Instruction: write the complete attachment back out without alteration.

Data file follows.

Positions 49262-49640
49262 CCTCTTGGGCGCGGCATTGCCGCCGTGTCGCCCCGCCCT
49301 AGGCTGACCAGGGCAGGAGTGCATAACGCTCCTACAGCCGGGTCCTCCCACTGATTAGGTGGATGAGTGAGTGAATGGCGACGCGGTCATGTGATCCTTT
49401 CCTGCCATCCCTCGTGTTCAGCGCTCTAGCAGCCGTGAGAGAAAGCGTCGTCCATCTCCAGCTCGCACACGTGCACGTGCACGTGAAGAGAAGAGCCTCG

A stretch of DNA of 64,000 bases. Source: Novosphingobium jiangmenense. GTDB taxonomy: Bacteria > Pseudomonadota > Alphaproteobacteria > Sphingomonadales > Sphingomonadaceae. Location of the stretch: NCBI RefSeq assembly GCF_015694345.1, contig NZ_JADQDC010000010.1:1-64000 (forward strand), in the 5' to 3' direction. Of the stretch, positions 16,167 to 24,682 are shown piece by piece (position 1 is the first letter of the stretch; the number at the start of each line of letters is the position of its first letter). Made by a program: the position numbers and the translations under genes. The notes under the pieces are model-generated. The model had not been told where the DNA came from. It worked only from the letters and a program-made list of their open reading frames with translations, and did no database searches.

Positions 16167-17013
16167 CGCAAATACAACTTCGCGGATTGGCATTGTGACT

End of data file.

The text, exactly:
Positions 49262-49640
49262 CCTCTTGGGCGCGGCATTGCCGCCGTGTCGCCCCGCCCT
49301 AGGCTGACCAGGGCAGGAGTGCATAACGCTCCTACAGCCGGGTCCTCCCACTGATTAGGTGGATGAGTGAGTGAATGGCGACGCGGTCATGTGATCCTTT
49401 CCTGCCATCCCTCGTGTTCAGCGCTCTAGCAGCCGTGAGAGAAAGCGTCGTCCATCTCCAGCTCGCACACGTGCACGTGCACGTGAAGAGAAGAGCCTCG

A stretch of DNA of 64,000 bases. Source: Novosphingobium jiangmenense. GTDB taxonomy: Bacteria > Pseudomonadota > Alphaproteobacteria > Sphingomonadales > Sphingomonadaceae. Location of the stretch: NCBI RefSeq assembly GCF_015694345.1, contig NZ_JADQDC010000010.1:1-64000 (forward strand), in the 5' to 3' direction. Of the stretch, positions 16,167 to 24,682 are shown piece by piece (position 1 is the first letter of the stretch; the number at the start of each line of letters is the position of its first letter). Made by a program: the position numbers and the translations under genes. The notes under the pieces are model-generated. The model had not been told where the DNA came from. It worked only from the letters and a program-made list of their open reading frames with translations, and did no database searches.

Positions 16167-17013
16167 CGCAAATACAACTTCGCGGATTGGCATTGTGACT